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School Liability for Bullying

A sophomore college student at Brandeis University launched a lawsuit against an alleged bully and the prestigious Manhattan school he attended for an incident of bullying that took place eight years earlier. Eric Giray, 19, claims he was attacked by Daniel Dworakowski in 2004 after enduring several months of verbal harassment. The incident, in which he was pushed forcefully into bleachers, left him with a broken nose and required 18 stitches to close the gash at the bridge of his nose. In his lawsuit, Mr. Giray asserts that the school failed to react to two emails sent by his mother prior to the physical attack, in which Mrs. Giray complained of verbal abuse and asked the school to intervene and protect her son from further bullying.

When can a school be held liable for bullying?

New York recently passed an anti-bullying statute, which will take effect on July 1, 2013, in which public schools are required to ensure students are not subject to harassment, bullying or cyber-bullying. In addition, as public schools benefit from federal funding, they are responsible for the implementation of federal laws prohibiting discriminatory harassment based on a student’s race, color, gender, nationality, religion or disability. The U.S. Supreme Court has ruled that a public school can be held liable under federal harassment laws if it does not adequately deal with severe and persistent bullying based on one of these forms of discriminatory harassment. Private schools, like public schools, are subject to common law duties of care towards students, and could be held responsible for bullying under negligence and premises liability.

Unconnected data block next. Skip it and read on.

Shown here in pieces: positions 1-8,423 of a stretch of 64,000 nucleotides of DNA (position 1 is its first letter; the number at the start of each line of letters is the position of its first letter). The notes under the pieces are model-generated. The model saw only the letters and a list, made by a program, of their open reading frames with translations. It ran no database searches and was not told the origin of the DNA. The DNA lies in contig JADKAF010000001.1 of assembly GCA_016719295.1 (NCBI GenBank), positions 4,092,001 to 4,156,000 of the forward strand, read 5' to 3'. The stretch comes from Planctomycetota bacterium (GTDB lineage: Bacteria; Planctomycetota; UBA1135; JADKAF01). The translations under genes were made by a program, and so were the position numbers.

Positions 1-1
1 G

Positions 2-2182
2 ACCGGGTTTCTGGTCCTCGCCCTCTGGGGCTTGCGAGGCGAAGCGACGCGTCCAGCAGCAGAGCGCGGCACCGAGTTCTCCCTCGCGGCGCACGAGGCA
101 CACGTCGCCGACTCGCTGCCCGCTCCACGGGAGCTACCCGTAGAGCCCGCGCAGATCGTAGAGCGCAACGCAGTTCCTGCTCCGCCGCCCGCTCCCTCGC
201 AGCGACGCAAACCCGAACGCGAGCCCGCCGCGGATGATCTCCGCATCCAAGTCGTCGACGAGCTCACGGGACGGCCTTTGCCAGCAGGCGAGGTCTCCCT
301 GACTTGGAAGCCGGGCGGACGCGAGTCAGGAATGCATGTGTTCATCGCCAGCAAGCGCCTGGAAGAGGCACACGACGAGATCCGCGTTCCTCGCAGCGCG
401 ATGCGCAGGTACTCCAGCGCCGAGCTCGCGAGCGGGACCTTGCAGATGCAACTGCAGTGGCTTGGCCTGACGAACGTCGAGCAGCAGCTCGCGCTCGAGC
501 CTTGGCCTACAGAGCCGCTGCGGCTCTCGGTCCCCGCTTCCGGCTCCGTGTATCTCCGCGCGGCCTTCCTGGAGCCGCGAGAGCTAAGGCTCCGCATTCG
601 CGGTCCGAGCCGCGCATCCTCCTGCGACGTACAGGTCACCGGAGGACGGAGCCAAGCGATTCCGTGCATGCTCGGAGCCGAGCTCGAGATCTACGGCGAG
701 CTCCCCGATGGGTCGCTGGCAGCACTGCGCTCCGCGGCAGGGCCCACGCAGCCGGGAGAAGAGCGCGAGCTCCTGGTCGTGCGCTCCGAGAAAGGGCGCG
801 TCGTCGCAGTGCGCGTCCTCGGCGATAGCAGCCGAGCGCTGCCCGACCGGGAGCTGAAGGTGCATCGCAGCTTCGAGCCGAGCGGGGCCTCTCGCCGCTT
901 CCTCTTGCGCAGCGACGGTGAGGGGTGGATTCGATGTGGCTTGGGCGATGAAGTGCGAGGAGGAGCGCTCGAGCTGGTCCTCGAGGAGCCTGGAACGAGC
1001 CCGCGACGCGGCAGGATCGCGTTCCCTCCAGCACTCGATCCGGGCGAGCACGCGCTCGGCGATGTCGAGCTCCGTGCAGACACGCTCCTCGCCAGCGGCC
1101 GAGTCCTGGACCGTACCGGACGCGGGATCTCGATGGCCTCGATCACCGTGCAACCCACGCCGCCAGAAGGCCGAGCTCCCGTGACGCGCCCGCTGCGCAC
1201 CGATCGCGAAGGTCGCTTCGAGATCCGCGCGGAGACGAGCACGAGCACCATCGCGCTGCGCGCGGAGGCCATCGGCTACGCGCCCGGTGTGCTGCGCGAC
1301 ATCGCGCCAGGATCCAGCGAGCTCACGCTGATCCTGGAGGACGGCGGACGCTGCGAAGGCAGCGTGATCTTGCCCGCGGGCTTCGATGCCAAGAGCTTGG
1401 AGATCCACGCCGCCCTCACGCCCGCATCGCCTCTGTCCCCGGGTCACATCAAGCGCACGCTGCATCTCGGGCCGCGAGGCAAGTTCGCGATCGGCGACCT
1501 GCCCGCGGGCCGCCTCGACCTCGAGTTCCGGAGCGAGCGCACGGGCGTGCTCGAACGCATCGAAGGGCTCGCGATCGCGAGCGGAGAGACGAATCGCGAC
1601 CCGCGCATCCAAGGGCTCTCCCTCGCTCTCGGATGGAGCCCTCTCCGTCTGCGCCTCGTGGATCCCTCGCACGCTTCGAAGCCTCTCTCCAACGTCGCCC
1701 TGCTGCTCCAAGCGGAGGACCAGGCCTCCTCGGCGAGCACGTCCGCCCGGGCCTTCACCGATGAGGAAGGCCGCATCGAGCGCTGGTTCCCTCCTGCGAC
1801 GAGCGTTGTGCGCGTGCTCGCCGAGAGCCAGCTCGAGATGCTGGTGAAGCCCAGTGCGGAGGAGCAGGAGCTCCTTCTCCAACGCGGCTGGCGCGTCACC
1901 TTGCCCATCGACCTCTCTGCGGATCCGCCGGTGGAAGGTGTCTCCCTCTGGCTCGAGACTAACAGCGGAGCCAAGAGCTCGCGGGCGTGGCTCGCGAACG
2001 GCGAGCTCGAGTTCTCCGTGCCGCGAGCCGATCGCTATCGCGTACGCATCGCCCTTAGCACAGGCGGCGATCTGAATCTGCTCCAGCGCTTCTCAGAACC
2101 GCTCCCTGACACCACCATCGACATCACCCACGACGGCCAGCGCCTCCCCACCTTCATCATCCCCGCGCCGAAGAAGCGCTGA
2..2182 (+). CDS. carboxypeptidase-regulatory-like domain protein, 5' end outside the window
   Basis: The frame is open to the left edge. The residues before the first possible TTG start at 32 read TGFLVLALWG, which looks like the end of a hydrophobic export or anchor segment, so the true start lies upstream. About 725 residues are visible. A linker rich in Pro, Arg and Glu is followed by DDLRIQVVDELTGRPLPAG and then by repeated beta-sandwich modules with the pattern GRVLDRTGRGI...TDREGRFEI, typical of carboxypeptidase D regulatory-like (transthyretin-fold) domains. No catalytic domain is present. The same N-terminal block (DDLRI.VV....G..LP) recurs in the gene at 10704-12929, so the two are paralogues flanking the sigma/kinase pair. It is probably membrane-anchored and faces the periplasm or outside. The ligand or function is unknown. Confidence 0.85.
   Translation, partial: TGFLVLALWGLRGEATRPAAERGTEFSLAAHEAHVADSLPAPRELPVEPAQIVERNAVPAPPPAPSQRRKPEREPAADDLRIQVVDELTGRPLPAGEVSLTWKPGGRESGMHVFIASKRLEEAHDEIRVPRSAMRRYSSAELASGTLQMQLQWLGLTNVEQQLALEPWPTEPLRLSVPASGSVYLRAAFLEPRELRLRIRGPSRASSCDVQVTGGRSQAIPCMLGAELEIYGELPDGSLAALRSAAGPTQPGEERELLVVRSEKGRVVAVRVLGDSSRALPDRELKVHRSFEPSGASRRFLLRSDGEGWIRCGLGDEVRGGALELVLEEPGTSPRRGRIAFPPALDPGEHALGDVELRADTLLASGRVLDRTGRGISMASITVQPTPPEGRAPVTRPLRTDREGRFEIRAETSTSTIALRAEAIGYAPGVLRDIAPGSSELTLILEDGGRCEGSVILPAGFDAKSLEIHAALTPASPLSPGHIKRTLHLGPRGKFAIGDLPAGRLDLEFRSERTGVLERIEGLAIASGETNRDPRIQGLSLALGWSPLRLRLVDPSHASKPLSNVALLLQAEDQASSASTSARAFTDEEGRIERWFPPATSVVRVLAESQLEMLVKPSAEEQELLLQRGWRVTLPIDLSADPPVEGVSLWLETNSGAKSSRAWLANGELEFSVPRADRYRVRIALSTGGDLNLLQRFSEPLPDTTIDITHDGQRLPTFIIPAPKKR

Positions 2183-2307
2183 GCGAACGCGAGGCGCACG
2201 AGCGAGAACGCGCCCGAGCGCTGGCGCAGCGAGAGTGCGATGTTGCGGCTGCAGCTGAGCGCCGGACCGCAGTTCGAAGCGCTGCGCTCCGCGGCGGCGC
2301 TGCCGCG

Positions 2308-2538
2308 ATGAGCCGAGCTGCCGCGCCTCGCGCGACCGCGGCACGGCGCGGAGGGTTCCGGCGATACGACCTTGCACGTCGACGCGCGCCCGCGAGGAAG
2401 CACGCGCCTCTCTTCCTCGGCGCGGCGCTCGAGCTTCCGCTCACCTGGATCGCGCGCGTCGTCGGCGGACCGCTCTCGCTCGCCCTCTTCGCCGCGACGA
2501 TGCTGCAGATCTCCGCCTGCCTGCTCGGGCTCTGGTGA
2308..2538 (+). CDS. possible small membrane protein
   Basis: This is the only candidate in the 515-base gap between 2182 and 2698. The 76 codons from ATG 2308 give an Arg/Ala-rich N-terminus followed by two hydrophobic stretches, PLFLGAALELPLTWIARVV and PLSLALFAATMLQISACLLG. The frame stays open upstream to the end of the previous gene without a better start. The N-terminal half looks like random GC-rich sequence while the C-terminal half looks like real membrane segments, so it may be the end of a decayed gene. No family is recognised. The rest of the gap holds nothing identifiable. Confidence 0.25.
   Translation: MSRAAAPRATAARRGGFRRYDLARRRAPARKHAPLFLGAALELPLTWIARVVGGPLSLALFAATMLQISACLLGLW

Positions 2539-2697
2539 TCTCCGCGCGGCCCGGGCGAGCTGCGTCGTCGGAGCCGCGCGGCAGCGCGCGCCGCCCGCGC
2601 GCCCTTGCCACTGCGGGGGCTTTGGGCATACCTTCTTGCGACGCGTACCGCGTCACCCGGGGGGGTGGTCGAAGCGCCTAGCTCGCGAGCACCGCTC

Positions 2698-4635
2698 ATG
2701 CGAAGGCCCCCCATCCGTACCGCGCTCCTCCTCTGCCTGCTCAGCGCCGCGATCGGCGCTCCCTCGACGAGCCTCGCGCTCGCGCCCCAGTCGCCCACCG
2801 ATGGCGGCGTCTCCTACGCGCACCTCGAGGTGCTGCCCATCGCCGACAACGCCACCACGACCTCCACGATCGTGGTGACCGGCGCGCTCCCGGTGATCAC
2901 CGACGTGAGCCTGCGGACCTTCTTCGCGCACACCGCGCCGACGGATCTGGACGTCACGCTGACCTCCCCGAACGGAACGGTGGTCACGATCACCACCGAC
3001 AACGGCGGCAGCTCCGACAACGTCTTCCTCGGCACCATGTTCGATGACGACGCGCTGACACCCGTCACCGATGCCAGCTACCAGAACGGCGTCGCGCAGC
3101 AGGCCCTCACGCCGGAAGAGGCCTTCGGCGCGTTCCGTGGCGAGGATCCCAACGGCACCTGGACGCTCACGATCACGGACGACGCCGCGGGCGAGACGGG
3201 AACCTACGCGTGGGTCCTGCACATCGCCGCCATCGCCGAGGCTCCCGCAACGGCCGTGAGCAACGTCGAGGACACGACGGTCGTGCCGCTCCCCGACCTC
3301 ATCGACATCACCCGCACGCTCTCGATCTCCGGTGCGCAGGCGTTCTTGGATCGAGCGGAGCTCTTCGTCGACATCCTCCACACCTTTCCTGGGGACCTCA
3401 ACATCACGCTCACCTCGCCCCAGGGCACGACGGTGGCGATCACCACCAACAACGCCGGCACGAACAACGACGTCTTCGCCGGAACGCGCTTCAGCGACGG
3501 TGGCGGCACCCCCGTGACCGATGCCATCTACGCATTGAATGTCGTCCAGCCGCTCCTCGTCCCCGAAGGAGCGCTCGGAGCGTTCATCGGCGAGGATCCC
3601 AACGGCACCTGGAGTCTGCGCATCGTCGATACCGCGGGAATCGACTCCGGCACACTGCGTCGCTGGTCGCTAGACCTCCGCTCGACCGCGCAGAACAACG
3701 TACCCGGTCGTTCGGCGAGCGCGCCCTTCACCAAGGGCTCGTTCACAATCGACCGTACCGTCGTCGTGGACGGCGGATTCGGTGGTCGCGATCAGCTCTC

How long do I have to file a claim?

Personal injury and negligence lawsuits are generally subject to a statute of limitations of three years. However, if you or your child was under the age of 18 when the bullying took place, the clock for determining when the three-year period ends does not start running until you reach the age of 18. As a result, you may have several years to make a decision about whether to file a claim. Claims against school districts have very short filing requirements, some as short as 90 days. Therefore, it is imperative that you consult an attorney as soon as possible and file you notice of claim immediately.

For more information on your legal rights if you have faced bullying, get in touch with a determined New York school negligence lawyer.

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